Throughout history, the study of sacred texts has focused almost exclusively on the content and meaning of these writings. Such a focus obscures the fact that sacred texts are always embodied in particular material forms—from ancient scrolls to contemporary electronic devices. Using the digital turn as a starting point, this volume highlights material dimensions of the sacred texts of Judaism, Christianity, and Islam.

The essays in this collection investigate how material aspects have shaped the production and use of these texts within and between the traditions of Judaism, Christianity, and Islam, from antiquity to the present day. Contributors also reflect on the implications of transitions between varied material forms and media cultures.

Taken together, the essays suggests that materiality is significant for the academic study of sacred texts, as well as for reflection on developments within and between these religious traditions. This volume offers insightful analysis on key issues related to the materiality of sacred texts in the traditions of Judaism, Christianity, and Islam, while also highlighting the significance of transitions between various material forms, including the current shift to digital culture.

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New From Mohr

The Medieval Luther
Ed. by Christine Helmer

This revisionist study demonstrates Luther’s deep familiarity with medieval philosophy and theology. It connects his doctrines of Christ, salvation, and the priesthood to broader late medieval historical, religious, and political concerns, and shows how indispensable the study of the Middle Ages is for understanding Luther’s theology.

Der erste Brief des Petrus
Gerald Wagner / François Vouga

Gerald Wagner and François Vouga portray the strategy of non-violence and the revelation theology of history of 1 Peter, which lay the foundation for the Christian commitment to have a transforming influence on neighbours and society in everyday life.

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Quote of the Day

a bit closer

Zwingli’s House

Take from man the knowledge and care of divine things, and his skill and care in human things will not take him out of the ranks of the brutes. For the brutes all have a care for themselves and their kind, and, as Cicero says, protect themselves, their bodies and lives.  If, therefore, man sees, cares and hopes for nothing more, the care of human things is not a whit different from that of the brutes. In order to be man, then, and not a brute, man must have a care for and knowledge of things nobler and better, and only when that is given him from above does he become man.  —  Huldrych Zwingli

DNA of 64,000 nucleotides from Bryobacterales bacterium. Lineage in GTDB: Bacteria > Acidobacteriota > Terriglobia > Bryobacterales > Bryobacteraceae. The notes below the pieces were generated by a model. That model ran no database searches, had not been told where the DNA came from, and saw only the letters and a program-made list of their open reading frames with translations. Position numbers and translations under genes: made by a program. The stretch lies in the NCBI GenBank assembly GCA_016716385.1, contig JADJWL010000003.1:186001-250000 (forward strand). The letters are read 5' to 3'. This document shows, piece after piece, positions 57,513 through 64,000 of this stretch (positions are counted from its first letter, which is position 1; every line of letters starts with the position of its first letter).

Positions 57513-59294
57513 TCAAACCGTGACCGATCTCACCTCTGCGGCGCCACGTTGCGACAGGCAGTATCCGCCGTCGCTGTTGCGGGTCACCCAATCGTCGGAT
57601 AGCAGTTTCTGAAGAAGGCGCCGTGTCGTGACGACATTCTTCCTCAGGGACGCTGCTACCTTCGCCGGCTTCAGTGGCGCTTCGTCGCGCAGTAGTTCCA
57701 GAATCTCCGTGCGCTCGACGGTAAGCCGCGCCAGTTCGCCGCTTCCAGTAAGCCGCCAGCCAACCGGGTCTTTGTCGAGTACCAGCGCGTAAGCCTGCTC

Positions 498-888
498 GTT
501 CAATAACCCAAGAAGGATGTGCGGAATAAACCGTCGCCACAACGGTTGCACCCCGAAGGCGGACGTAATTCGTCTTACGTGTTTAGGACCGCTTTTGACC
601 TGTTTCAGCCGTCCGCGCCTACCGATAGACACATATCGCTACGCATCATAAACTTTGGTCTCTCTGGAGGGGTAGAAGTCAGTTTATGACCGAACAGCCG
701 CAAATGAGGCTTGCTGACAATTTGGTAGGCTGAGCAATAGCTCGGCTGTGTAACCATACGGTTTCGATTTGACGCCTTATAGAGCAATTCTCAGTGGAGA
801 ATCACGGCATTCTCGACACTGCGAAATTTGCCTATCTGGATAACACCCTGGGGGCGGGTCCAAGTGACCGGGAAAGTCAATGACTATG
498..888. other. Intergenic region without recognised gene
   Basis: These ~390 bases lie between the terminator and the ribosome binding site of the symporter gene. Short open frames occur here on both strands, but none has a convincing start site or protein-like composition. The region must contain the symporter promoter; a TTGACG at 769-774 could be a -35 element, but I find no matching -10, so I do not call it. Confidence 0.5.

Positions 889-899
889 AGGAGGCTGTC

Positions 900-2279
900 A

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Zwingli’s ‘Petition for Priests to Marry’ and a Little Help from a Friend

xylotectusOn 7 July 1522, while Zwingli was preparing his little booklet on the freedom of priests to marry, his friend in Lucerne, one Johannes Xylotectus, sent him a note with a tiny story to help Zwimgli make his point. Xylotectus writes

Ioannes Xylotectus Huldricho Zuinlio S. D. P.

Sacrificus quidam nostras scorti sui maritum confecit. Scortum sacrificus aliquandiu invito marito aluit. Maritus eum de restituenda preda Lucernae convenit. Hinc cum scorto redeuntem in itinere deprehendit, adgreditur loethiferoque vulnere cadit et tandem moritur. Hoc ideo te scire volui, ut, si commode inserere libello, quem parturis, posses, exemplum haberes recens, quanta noster coelibatus non modo scandala, verumetiam pericula pariat, quibus legittimo coniugio foelicissime mederi possent nostri Helvetii. Noster item Bodenler dominica pręterita multa in sacerdotum coniugia pro contione dixit, cui velim vel per Erasmum nostrum responderetur (ut scilicet vel taceret vel scripturam scriptura refelleret, ne tandem suis coloribus depictus toti orbi fabula redderetur), nugas suas diutius non ferendas, et cetera in hunc modum, ut visum fuerit, litterasque illas cum libello negotii nostri accipiat. Iacobus Naef te ad templi sui consecrationis festum venturum dixit. Fac sciam, an ita sit et quando.

Vale.

Ex Lucerna Nonis Iuliis 1522.
Et doctissimo et amicissimo domino Huldricho Zuinlio,
Tigurinorum euangelistae. –
Meister Uolrich Zwingli zuo Zurich lutpriester.

Zwingli’s friends across the Cantons were happy to help him Reform the Church.  And reforming the Church meant reforming the clergy.

Of Xylotectus (who isn’t exactly widely known), the Swiss Historical Lexicon notes

Geboren 1490 (Johannes Ludwig Zimmermann) Luzern, gestorben 19.8.1526 Basel, von Luzern, aus patriz. Geschlecht stammend. um 1524 Margarethe Feer, Tochter des Jost, Bauern. Stud. in Basel, 1508 Bakkalaureus, 1510 Magister Artium. 1499 Chorherrwartner des Stifts Beromünster, 1504 Chorherr zu St. Leodegar im Hof in Luzern, 1513 Priesterweihe.

Ab 1510 wirkte X. als Lateinlehrer in Luzern und knüpfte enge Bande zum Humanistenkreis um Joachim Vadian, Huldrych Zwingli, Glarean und Oswald Myconius. Als seine Stellung in Luzern aufgrund seiner reformator. Gesinnung unhaltbar wurde, siedelte X. Ende 1524 nach Basel um. Dort erlag er der Pest. 1520 wurde X. von Hans Hohlbein (dem Jüngeren) porträtiert.

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Quote of the Week